Together Against COVID-19: We need to be united to save all | ActionAid India
+91 80 25586293

Together Against COVID-19: We need to be united to save all

Author: Rajalaxmi Behera
Posted on: Tuesday, 26th May 2020

When I was a child, I thought there existed one planet for the human race called Planet Earth. As I grew older, I have come to realize that there are two worlds in this planet – one for the rich, another for the poor. It is the existence of these two worlds that is making COVID-19 a lot more dangerous in the world of the poor.

In the next few paragraphs, I want to take you on a journey around the two world, to see how this is happening. Let us begin in Brazil. Here millions of people live in favelas – these are urban informal settlements built on mountains inhabited by the poor where the living conditions are very basic and electricity is intermittent. The income disparity becomes evident here as the favelas are right next to affluent neighborhoods with tennis courts, pools and ample space. It is true that the whole human race is at risk of getting the COVID-19 infection, but the challenges are amplified with economic vulnerabilities making the disease much more dangerous in the favelas as compared to the affluent neighbourhoods that might be located just next to them.

Our next stop is San Francisco, one of the richest cities in the world where even an ice cream costs 7 dollars. Like most wealthy cities, in San Francisco too, the top 5% and the bottom 20% percent live in the same city but they live with clear class demarcations and rarely interact with each other.

In the case of cities in South Africa, one can easily observe the worst inequalities of life based on race interlinked with class. Here, villas are built right next to slums, where class and race determine the place of habitation. In some areas, public bathrooms were only recently built in the slum neighbourhoods. Most of these are extremely crunched for space that it is almost impossible to maintain social distancing to prevent the spread of the virus. These are few examples to showcase that the disparities based on class and income are distinct and have been all the more pronounced as COVID-19 became a global pandemic.

As we journey to India, slums can be seen from the windows of five star hotels in Mumbai and many other cities. Here too for the same reasons of space and population density, the risk of getting infected by the COVID-19  virus becomes much higher in slums than in spacious neighbourhoods.

This journey that we have been on together can be undertaken visually by visiting the website Unequal Scenes. On this website are presented images taken from a drone camera that show the stark inequalities of our city that are often hidden, but get revealed when viewed from a distance and from above.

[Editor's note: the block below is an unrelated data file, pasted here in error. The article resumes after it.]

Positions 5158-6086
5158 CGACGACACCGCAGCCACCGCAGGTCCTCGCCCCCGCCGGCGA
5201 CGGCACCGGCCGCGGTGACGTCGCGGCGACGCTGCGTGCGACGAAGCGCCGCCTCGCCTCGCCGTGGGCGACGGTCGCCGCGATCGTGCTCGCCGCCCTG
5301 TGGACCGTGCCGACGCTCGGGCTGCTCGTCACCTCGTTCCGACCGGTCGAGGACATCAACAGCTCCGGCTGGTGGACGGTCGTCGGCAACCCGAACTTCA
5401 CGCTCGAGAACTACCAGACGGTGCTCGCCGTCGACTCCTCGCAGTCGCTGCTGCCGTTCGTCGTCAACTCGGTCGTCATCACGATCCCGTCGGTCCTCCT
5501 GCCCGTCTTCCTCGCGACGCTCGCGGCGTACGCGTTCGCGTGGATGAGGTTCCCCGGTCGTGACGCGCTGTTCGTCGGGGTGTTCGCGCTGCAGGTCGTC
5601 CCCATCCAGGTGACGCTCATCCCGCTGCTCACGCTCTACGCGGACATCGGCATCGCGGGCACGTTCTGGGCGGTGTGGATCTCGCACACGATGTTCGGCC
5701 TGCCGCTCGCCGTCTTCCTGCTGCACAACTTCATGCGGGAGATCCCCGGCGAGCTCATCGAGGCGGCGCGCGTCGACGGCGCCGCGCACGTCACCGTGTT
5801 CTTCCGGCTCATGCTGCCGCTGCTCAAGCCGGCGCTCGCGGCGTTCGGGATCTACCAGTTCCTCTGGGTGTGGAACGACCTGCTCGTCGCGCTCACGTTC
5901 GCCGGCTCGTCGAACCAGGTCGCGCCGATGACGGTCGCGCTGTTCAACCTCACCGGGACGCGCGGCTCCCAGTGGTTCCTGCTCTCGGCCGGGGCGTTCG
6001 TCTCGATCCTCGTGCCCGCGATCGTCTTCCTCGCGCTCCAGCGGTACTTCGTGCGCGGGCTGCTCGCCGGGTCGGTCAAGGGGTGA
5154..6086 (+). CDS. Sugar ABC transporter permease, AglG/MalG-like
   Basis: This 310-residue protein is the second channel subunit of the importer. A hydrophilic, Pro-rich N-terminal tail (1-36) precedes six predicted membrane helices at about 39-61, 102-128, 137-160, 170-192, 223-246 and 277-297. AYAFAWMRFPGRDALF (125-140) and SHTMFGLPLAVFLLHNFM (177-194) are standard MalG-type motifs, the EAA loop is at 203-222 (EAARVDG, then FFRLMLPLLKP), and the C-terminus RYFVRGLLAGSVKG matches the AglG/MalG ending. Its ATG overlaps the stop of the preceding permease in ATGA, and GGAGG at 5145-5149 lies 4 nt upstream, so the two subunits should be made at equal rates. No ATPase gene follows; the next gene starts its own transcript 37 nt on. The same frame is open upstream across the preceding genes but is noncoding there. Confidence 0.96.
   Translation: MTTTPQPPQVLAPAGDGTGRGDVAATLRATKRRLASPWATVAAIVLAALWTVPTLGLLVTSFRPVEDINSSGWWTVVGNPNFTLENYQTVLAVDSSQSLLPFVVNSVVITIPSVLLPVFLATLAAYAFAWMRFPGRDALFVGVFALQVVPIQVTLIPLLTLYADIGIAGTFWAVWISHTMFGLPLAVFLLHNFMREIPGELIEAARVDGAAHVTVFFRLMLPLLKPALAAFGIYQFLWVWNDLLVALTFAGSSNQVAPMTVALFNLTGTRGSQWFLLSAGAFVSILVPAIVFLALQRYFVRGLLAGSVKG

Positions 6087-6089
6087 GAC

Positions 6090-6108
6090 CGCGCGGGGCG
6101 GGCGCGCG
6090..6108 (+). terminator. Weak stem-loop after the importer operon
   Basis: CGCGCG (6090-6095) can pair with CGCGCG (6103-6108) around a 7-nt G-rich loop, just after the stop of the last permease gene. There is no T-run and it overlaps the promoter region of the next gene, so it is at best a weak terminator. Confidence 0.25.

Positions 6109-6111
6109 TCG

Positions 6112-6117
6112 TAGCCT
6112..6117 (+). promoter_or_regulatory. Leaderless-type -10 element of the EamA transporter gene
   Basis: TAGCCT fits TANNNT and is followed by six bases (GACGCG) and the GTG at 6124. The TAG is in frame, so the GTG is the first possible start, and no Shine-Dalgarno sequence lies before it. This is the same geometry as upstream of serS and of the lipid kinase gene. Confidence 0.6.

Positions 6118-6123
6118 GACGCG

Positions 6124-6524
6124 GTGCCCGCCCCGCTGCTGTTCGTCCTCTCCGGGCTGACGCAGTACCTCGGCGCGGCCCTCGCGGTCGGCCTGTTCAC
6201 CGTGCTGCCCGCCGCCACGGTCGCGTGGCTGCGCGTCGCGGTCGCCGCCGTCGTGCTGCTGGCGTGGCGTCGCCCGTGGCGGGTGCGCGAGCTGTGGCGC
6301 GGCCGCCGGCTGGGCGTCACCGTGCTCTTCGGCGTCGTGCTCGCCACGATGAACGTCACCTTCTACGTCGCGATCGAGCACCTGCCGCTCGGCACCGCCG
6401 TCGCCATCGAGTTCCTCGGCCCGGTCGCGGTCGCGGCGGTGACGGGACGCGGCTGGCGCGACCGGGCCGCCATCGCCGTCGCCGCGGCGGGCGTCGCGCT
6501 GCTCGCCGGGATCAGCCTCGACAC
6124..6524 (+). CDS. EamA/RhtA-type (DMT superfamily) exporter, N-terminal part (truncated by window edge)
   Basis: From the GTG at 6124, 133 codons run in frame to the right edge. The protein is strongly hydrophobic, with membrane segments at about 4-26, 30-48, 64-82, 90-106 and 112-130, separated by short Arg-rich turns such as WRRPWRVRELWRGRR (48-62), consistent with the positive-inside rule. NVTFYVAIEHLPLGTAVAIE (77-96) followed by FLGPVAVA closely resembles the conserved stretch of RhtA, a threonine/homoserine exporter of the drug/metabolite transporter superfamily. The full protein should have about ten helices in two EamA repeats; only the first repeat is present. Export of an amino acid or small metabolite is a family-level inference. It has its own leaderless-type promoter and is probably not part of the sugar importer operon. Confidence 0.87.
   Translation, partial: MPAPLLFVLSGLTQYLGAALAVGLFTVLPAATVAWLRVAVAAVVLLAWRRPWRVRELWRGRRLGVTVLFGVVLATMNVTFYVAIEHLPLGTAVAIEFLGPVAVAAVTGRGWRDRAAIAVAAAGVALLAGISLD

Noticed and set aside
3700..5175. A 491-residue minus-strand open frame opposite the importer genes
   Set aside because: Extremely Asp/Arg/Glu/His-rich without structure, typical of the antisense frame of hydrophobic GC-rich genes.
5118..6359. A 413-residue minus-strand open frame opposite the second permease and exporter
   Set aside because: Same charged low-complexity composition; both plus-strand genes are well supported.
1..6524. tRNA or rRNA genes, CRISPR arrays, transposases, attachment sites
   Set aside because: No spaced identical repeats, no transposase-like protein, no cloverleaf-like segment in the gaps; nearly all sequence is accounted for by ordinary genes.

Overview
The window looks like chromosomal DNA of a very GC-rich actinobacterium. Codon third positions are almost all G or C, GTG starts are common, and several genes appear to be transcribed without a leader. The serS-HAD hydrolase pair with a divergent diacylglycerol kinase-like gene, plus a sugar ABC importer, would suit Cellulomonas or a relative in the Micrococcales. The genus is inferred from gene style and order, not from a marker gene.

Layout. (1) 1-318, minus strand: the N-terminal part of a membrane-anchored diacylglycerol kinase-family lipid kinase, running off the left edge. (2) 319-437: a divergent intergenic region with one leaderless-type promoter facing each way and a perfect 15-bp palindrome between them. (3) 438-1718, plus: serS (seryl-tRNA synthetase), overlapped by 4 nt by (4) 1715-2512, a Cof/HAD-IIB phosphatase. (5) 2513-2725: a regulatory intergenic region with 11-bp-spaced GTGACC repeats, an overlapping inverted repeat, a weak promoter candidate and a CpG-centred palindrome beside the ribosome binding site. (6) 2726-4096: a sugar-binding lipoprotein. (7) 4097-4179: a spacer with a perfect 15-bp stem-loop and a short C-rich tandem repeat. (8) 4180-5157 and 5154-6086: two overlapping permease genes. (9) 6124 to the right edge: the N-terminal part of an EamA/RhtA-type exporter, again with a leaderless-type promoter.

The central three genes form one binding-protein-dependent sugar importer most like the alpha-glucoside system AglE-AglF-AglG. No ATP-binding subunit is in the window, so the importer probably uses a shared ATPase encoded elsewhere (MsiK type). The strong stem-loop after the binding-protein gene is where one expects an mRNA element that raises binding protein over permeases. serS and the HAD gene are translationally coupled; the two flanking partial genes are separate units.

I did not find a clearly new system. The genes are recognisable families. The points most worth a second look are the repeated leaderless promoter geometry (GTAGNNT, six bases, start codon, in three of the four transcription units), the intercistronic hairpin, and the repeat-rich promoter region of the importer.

In India, moving from the urban to the rural, economic inequalities persist and are more starkly associated with caste. We can see upper caste and large land owning families living with all the basic facilities and in better environs, while people belonging to lower castes, with marginal holdings or no land at all, living in the outskirts of the villages, in more degraded areas and struggling for basic facilities. Most do not even have access to public drinking water facilities and public toilets or even medical facilities because of the concept of ‘impurity’ associated with caste. Here to the challenge of coping with the risk of getting infected with COVID-19 increases for communities and households who have less, as compared to those who have more.

From Brazil, to San Francisco, to South Africa and to India, and in fact across most countries of the Global South  COVID-19 is a lot more dangerous for people living in poverty.

It is much harder of people to cope with the challenges of safeguarding against infection when they live in small houses, in densely filled localities.  It is much harder when you do not have access to sanitation. It is much harder when you do not have access to health facilities and hospitals. Inequality does not emerge out of nowhere. It emerges and gets more pronounced when less and less people have access to these basic needs, which should be the right of all humans. The outbreak of the COVID-19 infection makes us realise that we cannot only think that of the needs of the human species, we need to think of the environment and the needs of the whole planet.  When we are against inequality, it is not that we have a no problem with the existence of rich people, we have a problem with a system that is making people live in extreme poverty, and making them face crises that they have the least responsibility for without any support. Why are we ignoring this reality? Why is this not in everyone’s newsfeed? I do not know how to fix income inequality but I do know if we want to beat COVID-19, then we need one world instead of two. And that one world should be in harmony with our Planet Earth.

Disclaimer: The article was originally published on Youth Ki Awaaz. Content has been edited to enhance meaning. The views expressed in the article are the author’s and do not necessarily reflect those of ActionAid Association.